Poetics of Shape by Sheena Mathieson is an online exhibition of fifty-two mono prints, fifty by seventy centimeters. The works are joyous, light, playful, colourful and expertly executed.
Poetics of Shape plays with Poetics of Space by French philosopher Gaston Bachelard’s. Poetics of Space explores our relationship to the physical building of home. A famous extract of Bachelard’s “… better to live in a state of impermanence than in one of finality…” Artist Sheena Mathieson has keenly felt the restrictions and impact of COVID 19 living and working in inner Melbourne, teetering on the edge of the CBD. Melbourne has experienced one of the longest COVID19 lockdowns in the world to date.
Mathieson’s fifty-two mono prints stand on their own in uniqueness. Mono printing in the west dates to the sixteenth century re-emerging with Edgar Degas placing them into the modern art movement. Mono prints are not print runs of multiples rather one offs. Contemporary mono prints have a story of simple shapes often with the use of one or two colours.
Artwork No.50. appears simple, light, and joyful belies the precision. Her use of colour is lightly applied giving way to the transparency of other colour. Mathieson’s work has a 1970’s flavour in shape however without the use of heavy blocks of colour such as Berenice Sydney’s work nor does it reflect the 1990’s blurred line like Mark Francis when both decades saw a re invigoration in mono prints. There are a least ten markings (print pressings) using four different colours expertly executed. The works are simple yet controlled each mark is cross hatched, giving a light textural feel of cloth. The work encapsulates movement, references the figurative, the landscape and is abstract. Its like a cloud, we can imagine into it.
These intriguing works are familiar yet original, comforting yet stark, homely yet precise. Mathieson has had fun playing with the Gaston Bachelard’s philosophy shedding light within the home during this dark historical moment of COVID19.
I fell upon dyeing and staining when I rewashed my paint rags instead of throwing them out, the pigments stayed in.
You know when you spill something on your clothes, and it will be hard to get out – there we go perfect dye or tint. Try left over coffee and tea. Try soaking beetroot skins and turmeric. On natural dyes there are books if you find you wish to further pursue the craft however its good to just muck about with your left-over vegies and beverages first. Playing and making a mess is a good start.
Try boiling your vegetable or plant with water or vinegar or a combination of both. Try rusty nails soaked in vinegar. Or just leave soaking in the sun for a few days.
A person who made beautiful scarves used gum leaves and seaweeds and said ‘ just wet your cloths or papers and tie them up with the leaves until dry let the magic the magic just happens’
If you want them to dry flat I dry on on no porous board using a large paint brush to get the bubbles out. Or, use baking paper and pressing between books. I have used this for small squares for making covers for handmade books.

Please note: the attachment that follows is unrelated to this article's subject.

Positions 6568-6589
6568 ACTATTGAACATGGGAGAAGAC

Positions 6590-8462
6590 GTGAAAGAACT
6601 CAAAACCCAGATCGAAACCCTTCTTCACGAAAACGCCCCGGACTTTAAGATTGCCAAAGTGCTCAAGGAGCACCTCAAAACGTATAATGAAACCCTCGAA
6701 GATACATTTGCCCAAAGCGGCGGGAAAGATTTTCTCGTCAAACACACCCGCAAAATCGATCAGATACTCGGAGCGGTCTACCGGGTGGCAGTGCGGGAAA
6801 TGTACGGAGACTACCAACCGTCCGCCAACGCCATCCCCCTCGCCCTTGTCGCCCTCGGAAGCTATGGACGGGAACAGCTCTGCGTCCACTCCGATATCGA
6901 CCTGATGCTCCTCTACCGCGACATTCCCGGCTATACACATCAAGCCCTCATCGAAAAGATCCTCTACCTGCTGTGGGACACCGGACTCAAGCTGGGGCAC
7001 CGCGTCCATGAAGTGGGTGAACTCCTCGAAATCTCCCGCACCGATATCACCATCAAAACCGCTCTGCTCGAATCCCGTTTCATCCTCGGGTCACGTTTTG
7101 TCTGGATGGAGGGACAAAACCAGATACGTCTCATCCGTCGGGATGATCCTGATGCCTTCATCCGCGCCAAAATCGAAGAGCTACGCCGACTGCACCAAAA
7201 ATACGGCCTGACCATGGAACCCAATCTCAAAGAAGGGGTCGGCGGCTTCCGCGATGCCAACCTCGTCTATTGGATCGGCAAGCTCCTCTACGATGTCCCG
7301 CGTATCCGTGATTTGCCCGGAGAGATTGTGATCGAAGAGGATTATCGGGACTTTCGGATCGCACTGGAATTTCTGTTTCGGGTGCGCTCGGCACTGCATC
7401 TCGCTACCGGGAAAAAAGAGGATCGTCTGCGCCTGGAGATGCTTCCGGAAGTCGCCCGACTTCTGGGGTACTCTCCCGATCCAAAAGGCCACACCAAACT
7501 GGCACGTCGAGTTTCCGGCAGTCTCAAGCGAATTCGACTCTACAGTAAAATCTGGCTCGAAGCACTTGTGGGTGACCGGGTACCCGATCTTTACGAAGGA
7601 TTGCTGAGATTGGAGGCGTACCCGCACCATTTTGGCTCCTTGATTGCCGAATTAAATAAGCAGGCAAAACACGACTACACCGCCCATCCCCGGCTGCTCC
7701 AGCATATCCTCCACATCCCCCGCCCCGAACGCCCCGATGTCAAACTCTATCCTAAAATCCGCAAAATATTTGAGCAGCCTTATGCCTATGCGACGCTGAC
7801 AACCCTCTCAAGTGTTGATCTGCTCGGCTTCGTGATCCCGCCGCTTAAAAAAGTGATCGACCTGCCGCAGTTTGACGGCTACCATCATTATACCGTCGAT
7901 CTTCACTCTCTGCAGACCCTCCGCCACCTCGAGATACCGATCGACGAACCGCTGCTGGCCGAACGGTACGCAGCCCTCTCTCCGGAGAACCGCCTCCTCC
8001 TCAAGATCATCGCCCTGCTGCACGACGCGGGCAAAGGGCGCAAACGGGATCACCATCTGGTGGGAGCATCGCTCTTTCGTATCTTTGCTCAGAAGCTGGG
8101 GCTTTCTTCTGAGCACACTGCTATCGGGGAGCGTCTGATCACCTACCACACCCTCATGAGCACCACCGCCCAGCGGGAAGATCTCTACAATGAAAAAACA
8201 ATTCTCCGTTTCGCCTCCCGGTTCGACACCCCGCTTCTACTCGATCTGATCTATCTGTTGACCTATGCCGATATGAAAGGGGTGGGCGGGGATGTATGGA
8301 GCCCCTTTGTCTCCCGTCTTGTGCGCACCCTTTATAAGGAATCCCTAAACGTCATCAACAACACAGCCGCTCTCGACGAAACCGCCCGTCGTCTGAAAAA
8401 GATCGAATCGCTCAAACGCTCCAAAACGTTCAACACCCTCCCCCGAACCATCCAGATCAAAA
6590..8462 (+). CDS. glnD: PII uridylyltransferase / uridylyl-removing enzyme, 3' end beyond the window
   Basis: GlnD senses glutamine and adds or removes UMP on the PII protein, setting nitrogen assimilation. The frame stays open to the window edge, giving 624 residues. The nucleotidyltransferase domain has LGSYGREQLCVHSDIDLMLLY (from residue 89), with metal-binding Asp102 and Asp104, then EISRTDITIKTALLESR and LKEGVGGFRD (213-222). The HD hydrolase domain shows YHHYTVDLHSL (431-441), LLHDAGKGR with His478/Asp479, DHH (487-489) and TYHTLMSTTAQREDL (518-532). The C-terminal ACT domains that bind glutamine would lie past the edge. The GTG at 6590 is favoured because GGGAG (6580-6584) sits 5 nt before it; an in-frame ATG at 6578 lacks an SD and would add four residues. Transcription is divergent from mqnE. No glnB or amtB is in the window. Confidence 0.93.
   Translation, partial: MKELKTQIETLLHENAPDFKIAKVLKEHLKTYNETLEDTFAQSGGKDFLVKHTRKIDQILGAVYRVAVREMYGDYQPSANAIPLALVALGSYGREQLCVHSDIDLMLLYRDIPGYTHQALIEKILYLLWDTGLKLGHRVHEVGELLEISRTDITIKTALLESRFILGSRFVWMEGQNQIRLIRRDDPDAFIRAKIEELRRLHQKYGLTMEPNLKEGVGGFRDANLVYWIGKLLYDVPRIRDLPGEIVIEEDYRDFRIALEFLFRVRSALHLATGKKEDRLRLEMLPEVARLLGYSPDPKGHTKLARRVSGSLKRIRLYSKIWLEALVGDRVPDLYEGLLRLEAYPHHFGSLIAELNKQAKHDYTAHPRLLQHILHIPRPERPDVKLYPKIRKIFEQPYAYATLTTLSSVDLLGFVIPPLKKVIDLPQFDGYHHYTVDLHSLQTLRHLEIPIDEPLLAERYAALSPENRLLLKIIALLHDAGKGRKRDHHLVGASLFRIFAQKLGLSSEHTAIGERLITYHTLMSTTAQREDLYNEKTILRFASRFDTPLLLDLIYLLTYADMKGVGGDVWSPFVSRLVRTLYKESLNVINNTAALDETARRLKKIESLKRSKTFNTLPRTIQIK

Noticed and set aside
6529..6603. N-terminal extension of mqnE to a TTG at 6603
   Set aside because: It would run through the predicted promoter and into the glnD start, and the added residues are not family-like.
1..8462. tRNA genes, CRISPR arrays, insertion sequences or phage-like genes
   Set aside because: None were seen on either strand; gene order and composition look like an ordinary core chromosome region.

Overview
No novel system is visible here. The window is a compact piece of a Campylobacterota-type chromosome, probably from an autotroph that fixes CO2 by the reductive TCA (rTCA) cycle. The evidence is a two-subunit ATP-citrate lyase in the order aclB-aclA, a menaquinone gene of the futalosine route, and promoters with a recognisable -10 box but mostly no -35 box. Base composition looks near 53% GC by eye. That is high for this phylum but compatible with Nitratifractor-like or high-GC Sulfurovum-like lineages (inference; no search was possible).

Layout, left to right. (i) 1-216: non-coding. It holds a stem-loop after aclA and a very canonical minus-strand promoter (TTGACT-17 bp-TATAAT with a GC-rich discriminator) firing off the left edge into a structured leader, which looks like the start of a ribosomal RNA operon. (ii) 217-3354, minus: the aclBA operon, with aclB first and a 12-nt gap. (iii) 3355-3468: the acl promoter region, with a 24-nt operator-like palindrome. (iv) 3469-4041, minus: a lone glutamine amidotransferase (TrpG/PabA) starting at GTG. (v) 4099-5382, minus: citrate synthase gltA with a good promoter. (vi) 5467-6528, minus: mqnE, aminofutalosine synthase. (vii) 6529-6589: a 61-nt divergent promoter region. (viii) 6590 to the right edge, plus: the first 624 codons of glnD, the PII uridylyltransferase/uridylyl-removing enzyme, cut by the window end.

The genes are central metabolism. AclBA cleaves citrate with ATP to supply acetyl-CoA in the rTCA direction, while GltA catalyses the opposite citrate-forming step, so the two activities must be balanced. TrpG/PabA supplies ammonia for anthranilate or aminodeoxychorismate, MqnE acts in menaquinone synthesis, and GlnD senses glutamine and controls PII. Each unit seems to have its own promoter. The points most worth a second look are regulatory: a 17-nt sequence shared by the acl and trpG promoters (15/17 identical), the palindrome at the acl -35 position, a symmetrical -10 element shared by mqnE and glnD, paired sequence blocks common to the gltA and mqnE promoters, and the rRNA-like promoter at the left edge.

If you do not have the time and are rummaging around in the food cupboard you may come across food dye for cakes – they are a perfect starting point and have a beautiful hue.
To learn the art of dyeing process, an excellent book is The Handbook of Natural Plant Dyes by Sasha Duerr – published by Timber press 2010
These shadow puppets where made from hand dyed and glued papers and cut out from a template during a workshop at Brunswick Neighbourhood House in 2019 for the Sea is Sinking Installation. The handles are meat skewers glued with tag paper.
Home screens can be made from sheets hung in a light filled window or put the puppet in front of a lamp pointing to a wall or intense midday sun outside. Play and experiment.
Office paper, scrap paper any paper lying around your home. Cut into strips smaller the better. Or if you have a paper shredder that is better still.
Put the shredded paper in a large pot and fill with water and boil. Leave soak over night. Add a bit of salt and eucalyptus oil to stop bacteria and mold.
Get a food blender or paint blender and swirl the paper around until all the fibers break up into small bits.
Drain through a cotton sheet or or fine mesh cloth.
when drained squeeze as much water out as possible.
Now it should look friable and break away in your hand
Add handmade wheat starch glue, powdered paint or vegetable dye and mush and squeeze until desired consistency. I grab a hand full in my hand and squeeze lightly if it holds its ready to start creating. Add glue if need be along the way. You also may need to keep squeezing water out if it wasn’t done enough the first time. Practice makes perfect on making pulp.
Dry your creations on a sunny window sill and/or bake in the oven on LOW.
Mix ingredients to desired consistency – it can be very runny to quite stiff it will be dependent on the materials you will be using.
If you add calcium carbonate turns the paint from translucent to flat (non see through).
This paint is very accessible, affordable for children and is non toxic.
If you want to get into it more further reading / good reference material is Green Guide for artists by Karen Michel Quarry press 2009 and Artists hand book a complete professional guide to materials and techniques by Pip Seymour Arcturus Press 2003 or go to my blog page on types of paint you can make. https://fernartz.com/make-your-own-paint/
What is a preservative? Helps stop the growth of mould and bacteria. Some other preservatives other than essential oils is sugar and salt have been used throughout the ages as a preservative for foods often used in bottling of vegetables.
What is mould? Is a fungi such as a mushroom. Mould can be a health hazard causing you to sneeze or irritate the eyes. What is bacteria? Some of the first forms of life and can divide and grow very quickly however some bacteria can be harmful to humans.